Urban cycling prevails in Olympic twin city – Xinhua

Na Liang drives along Chang’an Avenue near Tian’anmen Square in Beijing on August 1, 2022. (Photo courtesy of Na Liang)

Cycling has become a trending sport in Beijing as locals ride bicycles in urban and suburban areas of the capital to enjoy their free time.

BEIJING, Aug. 7 (Xinhua) — Every evening on Beijing’s Chang’an Avenue, sports bikes and shared bikes pass the iconic Tian’anmen Square with twinkling lights, painting a charming picture of the double Olympic city.

Cycling is so prevalent in modern Chinese cities that luxury bicycles with a price tag of over 10,000 yuan (US$1,500) are not uncommon.

“Since the beginning of this year, cycling has become even more popular in Beijing. Many residents cycle in urban and suburban areas of the capital to enjoy their free time this summer,” said Na Liang, head of a bicycle club in Beijing.

Chang’an Avenue is a favorite among cyclists, not only because of its spacious bike lane, but also because it encompasses several landmarks of the capital, such as Tian’anmen Square, the National Center for performing arts and the National Museum of China.

Na says that cyclists can feel the modern and historic features of the city along this avenue.

“Beijing’s Second Ring Road is also a favorable route for cyclists,” he added, saying clear signs at intersections and on bridges remind motorists to watch out for cyclists.

Last year, the sidewalk and cycle lane on the second ring road were widened to increase the width of the lane reserved for non-motorized vehicles to three metres.

Na Liang rides with club members near Beijing’s Second Ring Road on July 18 (Photo courtesy of Na Liang)

Beijing’s Chaoyang District has seen five cycle lanes with a maximum length of 25 km, covering Olympic venues including the National Stadium, the National Aquatics Center and the National Speed ​​Skating Oval, also known as of ribbon of ice cream.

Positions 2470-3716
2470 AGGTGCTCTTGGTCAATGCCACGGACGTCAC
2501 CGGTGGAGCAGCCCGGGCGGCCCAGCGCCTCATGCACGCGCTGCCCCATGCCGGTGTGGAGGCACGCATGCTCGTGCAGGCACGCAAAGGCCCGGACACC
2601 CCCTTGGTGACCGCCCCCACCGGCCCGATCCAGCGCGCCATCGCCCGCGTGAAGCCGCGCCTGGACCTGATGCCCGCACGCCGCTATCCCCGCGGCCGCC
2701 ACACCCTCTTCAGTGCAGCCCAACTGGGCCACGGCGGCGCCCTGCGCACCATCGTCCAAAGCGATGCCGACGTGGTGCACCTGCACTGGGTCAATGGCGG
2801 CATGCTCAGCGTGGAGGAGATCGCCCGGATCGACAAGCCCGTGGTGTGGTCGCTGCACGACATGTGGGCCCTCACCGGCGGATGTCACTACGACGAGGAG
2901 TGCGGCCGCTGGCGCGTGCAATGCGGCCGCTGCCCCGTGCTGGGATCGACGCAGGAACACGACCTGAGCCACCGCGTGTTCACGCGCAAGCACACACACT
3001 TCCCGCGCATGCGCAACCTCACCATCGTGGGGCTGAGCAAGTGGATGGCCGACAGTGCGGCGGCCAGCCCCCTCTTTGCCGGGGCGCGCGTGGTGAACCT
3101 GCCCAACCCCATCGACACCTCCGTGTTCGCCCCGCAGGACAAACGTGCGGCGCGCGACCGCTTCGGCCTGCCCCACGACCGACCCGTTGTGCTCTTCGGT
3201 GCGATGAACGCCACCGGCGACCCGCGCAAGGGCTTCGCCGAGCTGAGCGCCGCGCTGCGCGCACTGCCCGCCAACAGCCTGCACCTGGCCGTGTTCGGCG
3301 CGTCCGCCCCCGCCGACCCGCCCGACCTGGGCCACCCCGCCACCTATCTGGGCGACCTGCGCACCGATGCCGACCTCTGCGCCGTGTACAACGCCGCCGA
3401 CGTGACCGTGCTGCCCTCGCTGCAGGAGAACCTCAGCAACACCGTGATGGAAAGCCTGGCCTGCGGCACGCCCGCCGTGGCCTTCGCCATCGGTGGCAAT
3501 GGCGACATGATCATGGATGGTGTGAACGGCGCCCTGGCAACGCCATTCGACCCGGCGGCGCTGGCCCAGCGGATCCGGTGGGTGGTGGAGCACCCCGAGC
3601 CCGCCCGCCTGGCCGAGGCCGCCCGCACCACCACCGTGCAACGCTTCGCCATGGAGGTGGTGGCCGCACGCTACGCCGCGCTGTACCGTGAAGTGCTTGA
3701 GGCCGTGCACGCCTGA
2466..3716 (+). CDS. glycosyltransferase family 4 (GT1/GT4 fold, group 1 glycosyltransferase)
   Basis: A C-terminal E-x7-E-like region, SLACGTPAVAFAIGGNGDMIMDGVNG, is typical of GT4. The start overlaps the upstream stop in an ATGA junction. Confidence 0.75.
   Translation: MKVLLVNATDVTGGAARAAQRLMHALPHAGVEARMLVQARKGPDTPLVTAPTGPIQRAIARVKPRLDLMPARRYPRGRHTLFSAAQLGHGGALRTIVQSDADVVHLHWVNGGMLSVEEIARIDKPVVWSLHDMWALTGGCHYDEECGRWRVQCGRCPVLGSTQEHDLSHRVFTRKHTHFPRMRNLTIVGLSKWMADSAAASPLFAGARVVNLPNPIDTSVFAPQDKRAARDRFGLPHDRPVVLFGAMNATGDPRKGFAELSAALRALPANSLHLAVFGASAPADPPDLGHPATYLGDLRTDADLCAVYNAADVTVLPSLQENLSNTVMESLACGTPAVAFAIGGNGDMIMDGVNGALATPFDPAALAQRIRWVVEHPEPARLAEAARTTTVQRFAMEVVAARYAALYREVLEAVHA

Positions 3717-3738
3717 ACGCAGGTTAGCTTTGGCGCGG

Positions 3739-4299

For the past few weekends, Na and his club members have traveled the rural landscapes of Yanqing, Miyun and Changping neighborhoods in the suburbs of Beijing, accompanied by a supply car to provide bicycle maintenance, catering and medical services.

“About 20 members participated in our commuter bike ride each time, ranging in age from 20 to over 80. We ride all the way through the mountains and along the rivers,” Na said.

Apart from competitive cycling, bike sharing is also playing an active role in public transport, as an increasing number of Chinese people now prefer “green travel”.

According to data released by the Beijing Municipal Transportation Commission, the annual volume of shared bicycles in the capital in 2021 reached 950 million.

“If the walk is a bit slow and the ride is too fast, the bike is fine,” Na said. “People may choose to cycle for exercise or to make friends, but we all share the same passion for the sport.”

“Cycling has become a part of my life, always inspiring me to push forward,” Na noted.

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